Let’s face it, your joints aren’t the same as they used to be when you were 21. With that in mind, it’s imperative that you keep the weights that you lift within reasonable limits. If you’re constantly lifting heavy and overloading your muscles, eventually you’ll begin to notice aches and pains. Those aches and pains could turn into something more severe, rendering you incapable of continuing your training.
Here’s a little secret: you don’t have to lift heavy to build muscle.
Sure, lifting heavyweight will increase your strength gains, but we’re focusing on muscle gains. The goal is to stimulate your muscles, not annihilate. Performing an exercise with a lighter weight but with a higher intensity will allow you to build just as much muscle as you would using a heavier weight with lower intensity.
Some studies have shown that training with a lighter weight for 3 sets of 30-40 reps had the same results as training with a heavier weight for 3 sets of 12 reps. However, it is possible to one-up this and reap more benefits.
Serge Nubret, a bodybuilder from the 60s and 70s, trained with weights light enough to qualify as warm-up worthy for most bodybuilders today. Nubret’s method of training did have a catch, though — the intensity was high!
To build muscle, he would use a weight that he could comfortably perform 20 reps with. That doesn’t sound too bad, does it? Here’s the catch: even though the weight was light, he would always perform 5-6 sets (eight sets on some exercises) and rest 30 seconds in-between each set. Exercising in this fashion has the ability to stimulate your muscles and force them to grow as well as turning up the heat on your metabolism.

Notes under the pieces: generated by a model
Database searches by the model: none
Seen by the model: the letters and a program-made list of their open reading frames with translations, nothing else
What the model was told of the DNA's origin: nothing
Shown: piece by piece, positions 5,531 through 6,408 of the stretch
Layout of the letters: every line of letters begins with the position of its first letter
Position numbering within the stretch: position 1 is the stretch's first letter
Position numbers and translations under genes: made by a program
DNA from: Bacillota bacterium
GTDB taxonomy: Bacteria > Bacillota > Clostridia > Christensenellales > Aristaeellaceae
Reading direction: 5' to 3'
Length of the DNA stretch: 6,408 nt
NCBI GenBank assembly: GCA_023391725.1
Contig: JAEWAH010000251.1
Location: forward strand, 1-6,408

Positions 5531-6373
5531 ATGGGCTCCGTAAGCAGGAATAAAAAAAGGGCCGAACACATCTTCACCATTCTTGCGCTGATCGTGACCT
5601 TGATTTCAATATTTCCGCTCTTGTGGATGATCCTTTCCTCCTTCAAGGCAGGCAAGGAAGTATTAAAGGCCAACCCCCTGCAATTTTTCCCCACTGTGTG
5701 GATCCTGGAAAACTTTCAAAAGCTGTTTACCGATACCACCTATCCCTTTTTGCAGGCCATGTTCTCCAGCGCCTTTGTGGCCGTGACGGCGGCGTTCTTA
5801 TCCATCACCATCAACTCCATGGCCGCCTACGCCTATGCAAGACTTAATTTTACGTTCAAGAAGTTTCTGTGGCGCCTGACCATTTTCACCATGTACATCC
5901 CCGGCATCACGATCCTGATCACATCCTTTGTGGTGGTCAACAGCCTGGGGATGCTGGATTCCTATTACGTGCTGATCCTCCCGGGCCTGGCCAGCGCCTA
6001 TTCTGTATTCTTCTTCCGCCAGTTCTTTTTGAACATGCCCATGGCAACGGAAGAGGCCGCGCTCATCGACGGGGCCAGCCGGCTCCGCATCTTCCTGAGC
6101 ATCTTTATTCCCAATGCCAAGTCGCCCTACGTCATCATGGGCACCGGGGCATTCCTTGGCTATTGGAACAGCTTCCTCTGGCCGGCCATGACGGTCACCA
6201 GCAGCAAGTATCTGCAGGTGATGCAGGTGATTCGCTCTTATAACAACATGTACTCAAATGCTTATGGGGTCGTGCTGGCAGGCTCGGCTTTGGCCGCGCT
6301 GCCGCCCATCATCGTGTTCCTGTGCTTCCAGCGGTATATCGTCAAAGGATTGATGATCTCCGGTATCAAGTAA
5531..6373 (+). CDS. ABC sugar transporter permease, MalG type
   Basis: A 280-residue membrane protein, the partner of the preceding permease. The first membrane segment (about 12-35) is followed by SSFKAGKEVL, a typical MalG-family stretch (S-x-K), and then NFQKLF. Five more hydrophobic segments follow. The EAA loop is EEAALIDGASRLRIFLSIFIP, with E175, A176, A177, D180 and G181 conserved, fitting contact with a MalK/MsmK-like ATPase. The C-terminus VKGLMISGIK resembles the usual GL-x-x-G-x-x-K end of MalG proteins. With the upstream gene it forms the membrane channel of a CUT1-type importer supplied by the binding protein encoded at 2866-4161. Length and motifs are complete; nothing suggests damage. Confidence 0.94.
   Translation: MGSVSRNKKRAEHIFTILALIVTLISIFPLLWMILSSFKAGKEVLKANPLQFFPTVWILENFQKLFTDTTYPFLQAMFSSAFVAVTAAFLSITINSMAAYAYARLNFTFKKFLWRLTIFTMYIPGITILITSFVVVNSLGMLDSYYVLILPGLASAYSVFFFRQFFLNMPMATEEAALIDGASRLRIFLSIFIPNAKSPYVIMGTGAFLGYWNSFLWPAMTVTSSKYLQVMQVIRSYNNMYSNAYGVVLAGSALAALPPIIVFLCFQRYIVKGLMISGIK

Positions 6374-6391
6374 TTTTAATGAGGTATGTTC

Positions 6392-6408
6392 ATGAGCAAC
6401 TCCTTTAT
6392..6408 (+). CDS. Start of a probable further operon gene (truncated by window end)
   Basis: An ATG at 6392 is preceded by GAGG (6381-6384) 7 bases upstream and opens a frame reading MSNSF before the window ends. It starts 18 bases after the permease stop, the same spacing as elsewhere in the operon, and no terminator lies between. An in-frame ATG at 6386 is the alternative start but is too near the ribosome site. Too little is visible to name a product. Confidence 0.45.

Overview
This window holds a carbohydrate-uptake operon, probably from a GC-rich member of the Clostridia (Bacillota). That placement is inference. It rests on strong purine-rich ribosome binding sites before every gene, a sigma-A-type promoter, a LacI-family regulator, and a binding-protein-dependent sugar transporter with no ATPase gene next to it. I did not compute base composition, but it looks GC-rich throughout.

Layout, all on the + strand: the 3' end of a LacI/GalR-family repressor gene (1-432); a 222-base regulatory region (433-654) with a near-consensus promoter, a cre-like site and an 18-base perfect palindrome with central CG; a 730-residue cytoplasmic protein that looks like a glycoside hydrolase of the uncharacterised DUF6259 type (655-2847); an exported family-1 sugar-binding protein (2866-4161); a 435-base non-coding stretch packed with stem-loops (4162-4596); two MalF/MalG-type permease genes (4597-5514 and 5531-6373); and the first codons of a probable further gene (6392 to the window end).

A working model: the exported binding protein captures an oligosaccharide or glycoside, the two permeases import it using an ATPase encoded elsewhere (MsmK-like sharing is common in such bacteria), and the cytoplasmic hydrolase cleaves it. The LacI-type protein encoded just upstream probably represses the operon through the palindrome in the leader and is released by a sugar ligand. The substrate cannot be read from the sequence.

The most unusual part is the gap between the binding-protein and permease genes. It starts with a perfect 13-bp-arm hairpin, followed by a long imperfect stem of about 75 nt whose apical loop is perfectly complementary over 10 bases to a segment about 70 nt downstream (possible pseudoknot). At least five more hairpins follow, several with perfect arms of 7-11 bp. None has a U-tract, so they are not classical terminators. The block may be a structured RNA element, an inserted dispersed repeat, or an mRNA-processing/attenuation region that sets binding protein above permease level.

This way, you reap the benefits of building muscle and burning fat simultaneously.
Stretch — It’s Important
Stretching is extremely important to physical wellbeing. The last thing you want is tight muscles. Keeping your muscles supple and limber as you age will play an important role in adding more size. It’s important to note that stretching doesn’t have a large effect on muscle soreness, but it does help in injury prevention.
Having tight muscles could result in a tear or rupture while lifting a weight that is too heavy. By ensuring that your muscles are supple and your joints are flexible, you’ll lower the chances of any such injury happening to you.
As you become older, you realize how time is a luxury. For some, it’s a luxury that can’t be wasted. Perhaps increasing your muscle size isn’t a priority (and why should it be), but that’s not to say that you shouldn’t perform a weight training routine.
Weight training offsets the muscular atrophy associated with age. It may not eliminate it, but it sure does a good job of slowing it down.
In order to keep your skeletal muscles healthy and full, you should aim to exercise at least three times a week. And that doesn’t include cardiovascular training.
There is no formula for measuring how much muscle you’ll be able to build over a certain period of time. Everybody has a different set of genetics, and what may work for one person may not work for another.
You’ll just have to go to the gym and put in the time. One thing, however, is for certain, and that is that it’s completely possible to increase your muscle size even if you are considered ‘middle-aged’ and above. From what we’ve read above, 8 weeks is a good time frame to give yourself in order to see visible results and changes.